A Surprising Way to Cut Smoking Deaths, by Steve Chapman
May 16, 2004, The Chicago Tribune
It's been 40 years since the surgeon general issued the first report warning that cigarettes cause cancer. Since then, the public has grown acutely aware that smoking is lethal. But though the public education campaign has been a great success in providing information, it's been a failure in one conspicuous way: 46 million American adults still smoke.
How come? Because it's so hard to quit. Nicotine is so powerfully addictive that lots of people find it impossible to give up--even with lung cancer, emphysema and heart disease staring them in the face. Despite an array of products and strategies designed to help people conquer the habit, cigarettes remain a major killer in this country.
If we want to know how to reduce the health toll from tobacco use, we might want to look at Sweden, where smoking among men has dropped sharply in recent years. How come? Brad Rodu, a professor of pathology at the University of Alabama at Birmingham, says one big reason is that a lot of Swedish smokers have switched to smokeless tobacco.
That may sound like a pointless exercise, substituting one deadly addiction for another. In fact, snuff and other unsmoked forms of tobacco are not nearly as risky as the kind you ignite and inhale.
A 2002 report by Britain's Royal College of Physicians noted that "the consumption of non-combustible tobacco is of the order of 10 to 1,000 times less hazardous than smoking." Smokeless tobacco is known to cause oral cancer. But Rodu estimates that if everyone now smoking made the change, the annual number of tobacco-related deaths in the United States would plunge from 440,000 to 6,000.
U.S. Surgeon General Richard Carmona, who says he would like to ban all tobacco products, insists that "there is no scientific evidence that smokeless tobacco products are both safe and effective aids to quitting smoking." Anti-smoking groups portray smokeless tobacco as an intolerable danger. But a growing pile of evidence suggests snuff could be a valuable tool to help smokers help themselves.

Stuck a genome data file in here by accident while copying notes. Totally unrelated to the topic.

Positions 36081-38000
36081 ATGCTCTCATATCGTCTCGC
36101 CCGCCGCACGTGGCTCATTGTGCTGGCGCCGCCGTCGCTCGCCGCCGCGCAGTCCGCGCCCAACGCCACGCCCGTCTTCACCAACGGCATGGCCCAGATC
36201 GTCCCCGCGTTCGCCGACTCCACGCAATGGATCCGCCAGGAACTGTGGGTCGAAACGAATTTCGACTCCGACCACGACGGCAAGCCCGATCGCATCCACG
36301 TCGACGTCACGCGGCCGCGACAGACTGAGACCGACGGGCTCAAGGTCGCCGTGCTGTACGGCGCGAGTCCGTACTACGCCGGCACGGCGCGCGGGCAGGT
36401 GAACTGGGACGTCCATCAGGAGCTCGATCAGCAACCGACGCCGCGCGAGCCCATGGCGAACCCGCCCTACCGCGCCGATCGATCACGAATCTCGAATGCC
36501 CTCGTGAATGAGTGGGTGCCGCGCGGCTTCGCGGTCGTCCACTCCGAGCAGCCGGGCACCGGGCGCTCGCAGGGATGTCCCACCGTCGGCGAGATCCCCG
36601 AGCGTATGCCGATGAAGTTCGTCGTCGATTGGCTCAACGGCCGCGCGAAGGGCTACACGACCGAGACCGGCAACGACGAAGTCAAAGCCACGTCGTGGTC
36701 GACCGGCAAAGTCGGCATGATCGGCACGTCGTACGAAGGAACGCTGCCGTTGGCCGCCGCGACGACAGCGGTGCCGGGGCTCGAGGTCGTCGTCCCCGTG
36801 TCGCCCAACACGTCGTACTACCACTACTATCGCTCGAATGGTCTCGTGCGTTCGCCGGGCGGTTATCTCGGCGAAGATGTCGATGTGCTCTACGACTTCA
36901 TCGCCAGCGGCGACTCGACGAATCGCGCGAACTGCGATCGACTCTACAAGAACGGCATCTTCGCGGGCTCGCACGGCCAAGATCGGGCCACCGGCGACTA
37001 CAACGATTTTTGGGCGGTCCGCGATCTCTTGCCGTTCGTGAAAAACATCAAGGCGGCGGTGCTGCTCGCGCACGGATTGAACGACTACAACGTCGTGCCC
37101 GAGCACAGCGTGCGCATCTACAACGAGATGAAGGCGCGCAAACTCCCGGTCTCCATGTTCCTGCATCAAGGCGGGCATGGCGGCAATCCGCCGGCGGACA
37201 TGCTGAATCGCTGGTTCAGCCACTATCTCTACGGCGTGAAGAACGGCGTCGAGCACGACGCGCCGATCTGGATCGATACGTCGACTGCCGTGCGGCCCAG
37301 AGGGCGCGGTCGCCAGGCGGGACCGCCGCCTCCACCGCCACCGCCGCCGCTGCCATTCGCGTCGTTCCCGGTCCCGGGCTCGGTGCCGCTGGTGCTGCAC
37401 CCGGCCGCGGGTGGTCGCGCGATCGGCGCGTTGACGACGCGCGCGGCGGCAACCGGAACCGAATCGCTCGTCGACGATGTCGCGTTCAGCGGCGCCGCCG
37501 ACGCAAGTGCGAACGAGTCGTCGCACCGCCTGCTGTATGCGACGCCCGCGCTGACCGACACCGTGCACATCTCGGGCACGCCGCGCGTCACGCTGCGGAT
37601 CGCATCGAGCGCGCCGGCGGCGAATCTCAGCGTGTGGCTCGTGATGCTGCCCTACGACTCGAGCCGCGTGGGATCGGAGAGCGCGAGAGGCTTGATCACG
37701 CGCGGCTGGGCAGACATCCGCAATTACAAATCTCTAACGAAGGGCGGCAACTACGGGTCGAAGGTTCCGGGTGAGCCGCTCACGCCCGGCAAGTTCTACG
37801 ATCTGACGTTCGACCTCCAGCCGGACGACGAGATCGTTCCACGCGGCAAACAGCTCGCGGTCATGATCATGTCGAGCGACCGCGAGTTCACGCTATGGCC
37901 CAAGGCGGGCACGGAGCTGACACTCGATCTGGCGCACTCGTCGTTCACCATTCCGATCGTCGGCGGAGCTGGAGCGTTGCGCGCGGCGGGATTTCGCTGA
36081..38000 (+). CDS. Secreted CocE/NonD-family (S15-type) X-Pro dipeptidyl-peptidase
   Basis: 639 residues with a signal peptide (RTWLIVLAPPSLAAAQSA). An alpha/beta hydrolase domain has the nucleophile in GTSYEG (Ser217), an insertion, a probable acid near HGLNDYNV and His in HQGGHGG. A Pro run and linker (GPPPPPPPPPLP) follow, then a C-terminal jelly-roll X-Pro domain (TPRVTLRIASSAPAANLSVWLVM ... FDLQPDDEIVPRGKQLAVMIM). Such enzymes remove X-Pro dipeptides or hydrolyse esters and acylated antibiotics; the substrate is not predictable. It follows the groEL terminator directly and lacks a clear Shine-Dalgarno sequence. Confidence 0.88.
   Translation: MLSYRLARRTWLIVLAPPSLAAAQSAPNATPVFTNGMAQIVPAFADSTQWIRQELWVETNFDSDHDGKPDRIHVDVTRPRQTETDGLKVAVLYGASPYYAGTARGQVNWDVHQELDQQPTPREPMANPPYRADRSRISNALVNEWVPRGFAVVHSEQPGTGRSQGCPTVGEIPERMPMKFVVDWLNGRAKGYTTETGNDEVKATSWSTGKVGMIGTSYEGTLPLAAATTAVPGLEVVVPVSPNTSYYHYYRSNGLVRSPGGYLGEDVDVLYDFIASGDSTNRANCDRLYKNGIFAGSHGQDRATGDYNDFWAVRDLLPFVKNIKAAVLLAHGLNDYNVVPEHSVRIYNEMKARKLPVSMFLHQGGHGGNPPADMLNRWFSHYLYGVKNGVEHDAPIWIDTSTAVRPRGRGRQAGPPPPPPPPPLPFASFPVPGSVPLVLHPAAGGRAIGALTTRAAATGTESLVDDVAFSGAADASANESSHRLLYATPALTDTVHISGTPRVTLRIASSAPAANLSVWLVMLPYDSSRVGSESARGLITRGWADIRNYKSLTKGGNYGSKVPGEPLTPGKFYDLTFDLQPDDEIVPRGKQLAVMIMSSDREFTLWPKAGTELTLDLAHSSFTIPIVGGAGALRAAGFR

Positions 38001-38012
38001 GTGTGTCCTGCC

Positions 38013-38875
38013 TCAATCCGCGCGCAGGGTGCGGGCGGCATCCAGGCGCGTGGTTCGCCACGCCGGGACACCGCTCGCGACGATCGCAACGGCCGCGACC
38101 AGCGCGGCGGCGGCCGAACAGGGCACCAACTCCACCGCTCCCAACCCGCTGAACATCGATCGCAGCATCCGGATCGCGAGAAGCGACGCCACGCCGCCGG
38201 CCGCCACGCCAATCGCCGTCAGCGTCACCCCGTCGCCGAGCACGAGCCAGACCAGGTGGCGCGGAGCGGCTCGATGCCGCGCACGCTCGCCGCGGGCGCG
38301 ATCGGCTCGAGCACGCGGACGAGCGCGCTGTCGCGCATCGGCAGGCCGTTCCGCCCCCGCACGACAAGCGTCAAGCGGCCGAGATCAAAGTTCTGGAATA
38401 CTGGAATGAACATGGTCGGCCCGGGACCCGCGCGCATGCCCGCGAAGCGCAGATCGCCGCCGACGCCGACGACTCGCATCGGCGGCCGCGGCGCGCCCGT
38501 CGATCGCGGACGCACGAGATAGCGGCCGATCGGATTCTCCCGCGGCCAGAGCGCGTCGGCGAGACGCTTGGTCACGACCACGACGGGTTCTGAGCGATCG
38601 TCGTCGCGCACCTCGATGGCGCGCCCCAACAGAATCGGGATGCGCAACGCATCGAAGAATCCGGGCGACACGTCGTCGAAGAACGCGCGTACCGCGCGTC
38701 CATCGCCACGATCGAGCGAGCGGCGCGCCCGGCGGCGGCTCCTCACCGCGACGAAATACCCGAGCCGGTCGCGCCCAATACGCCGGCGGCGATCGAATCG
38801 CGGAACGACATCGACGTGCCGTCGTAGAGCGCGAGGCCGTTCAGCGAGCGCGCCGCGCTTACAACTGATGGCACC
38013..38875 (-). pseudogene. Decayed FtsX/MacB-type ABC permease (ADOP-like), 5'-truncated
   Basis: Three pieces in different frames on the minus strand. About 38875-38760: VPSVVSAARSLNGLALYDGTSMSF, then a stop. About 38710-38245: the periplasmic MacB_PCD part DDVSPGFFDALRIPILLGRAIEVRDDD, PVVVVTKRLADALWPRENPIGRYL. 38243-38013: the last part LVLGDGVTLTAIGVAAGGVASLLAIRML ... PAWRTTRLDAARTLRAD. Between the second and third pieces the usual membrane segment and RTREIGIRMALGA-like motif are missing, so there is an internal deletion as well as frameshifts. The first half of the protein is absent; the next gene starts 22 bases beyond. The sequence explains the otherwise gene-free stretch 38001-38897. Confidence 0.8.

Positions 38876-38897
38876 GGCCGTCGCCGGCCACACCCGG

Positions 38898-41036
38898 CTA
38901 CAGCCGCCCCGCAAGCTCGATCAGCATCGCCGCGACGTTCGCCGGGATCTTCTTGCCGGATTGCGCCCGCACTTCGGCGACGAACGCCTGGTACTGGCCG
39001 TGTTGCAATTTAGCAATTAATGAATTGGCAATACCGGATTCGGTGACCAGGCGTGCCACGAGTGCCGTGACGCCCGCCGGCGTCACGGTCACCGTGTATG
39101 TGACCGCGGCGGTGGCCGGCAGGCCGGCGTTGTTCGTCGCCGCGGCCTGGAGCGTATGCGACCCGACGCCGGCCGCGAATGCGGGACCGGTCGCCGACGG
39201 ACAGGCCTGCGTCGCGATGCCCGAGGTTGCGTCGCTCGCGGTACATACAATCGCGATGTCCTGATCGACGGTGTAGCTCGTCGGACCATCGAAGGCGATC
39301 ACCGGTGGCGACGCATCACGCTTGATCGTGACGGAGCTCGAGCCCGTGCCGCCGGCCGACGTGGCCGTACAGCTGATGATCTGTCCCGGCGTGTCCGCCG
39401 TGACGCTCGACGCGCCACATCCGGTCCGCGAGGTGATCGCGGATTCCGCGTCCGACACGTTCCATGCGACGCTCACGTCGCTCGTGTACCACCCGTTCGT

It's true that they'd do well to swear off the weed in any form. But when virtue fails, as it often does, we have to look for ways to make vice less dangerous. That's the rationale for giving teens access to condoms and other types of birth control, even if we strongly prefer that they abstain from sex. It's also the idea behind needle-exchange programs, which recognize that one thing worse than injecting heroin is injecting it with an AIDS-infected syringe.
Smokeless tobacco offers hope to hard-core smokers because it lets them fill their nicotine needs without sucking toxic fumes into their lungs. Addicts would be better off getting their daily dose without lighting up.
The rest of us would gain as well, since this indulgence lacks a notable byproduct of cigarettes: secondhand smoke. (With some forms, the user doesn't even have to spit.) And nobody ever burned down his house by falling asleep while dipping snuff.
You may wonder why any smoker wouldn't use nicotine gum or patches instead. Answer: because they're more expensive and less potent, relieving smokers of their cash but not their cravings. While nicotine maintenance works for some people, it doesn't work for others, and they shouldn't be deprived of additional options.
Critics dismiss Rodu as a hired gun for the smokeless tobacco industry, which in recent years has donated money to support his research and would like to market its product as a safer alternative to smoking. But he says his studies between 1993 and 1999 were done without any industry financing. The funds the industry has given since then have been unrestricted grants to the University of Alabama at Birmingham, and it has no control over the research.
Attacking his funding seems to be easier than refuting his evidence. If the tobacco industry donates money to scientists who say the sky is blue, that doesn't make it green. Instead of rejecting the scientific data that has been produced on the subject, the surgeon general should be demanding government funding for additional research.
Based on the evidence so far, though, smokeless tobacco is far less dangerous than cigarettes, and the industry should be free to publicize that fact. The ideal solution, of course, is for everyone who smokes to quit tobacco once and for all. But when people can't or won't do what's best for them, we shouldn't discourage them from doing what's second best.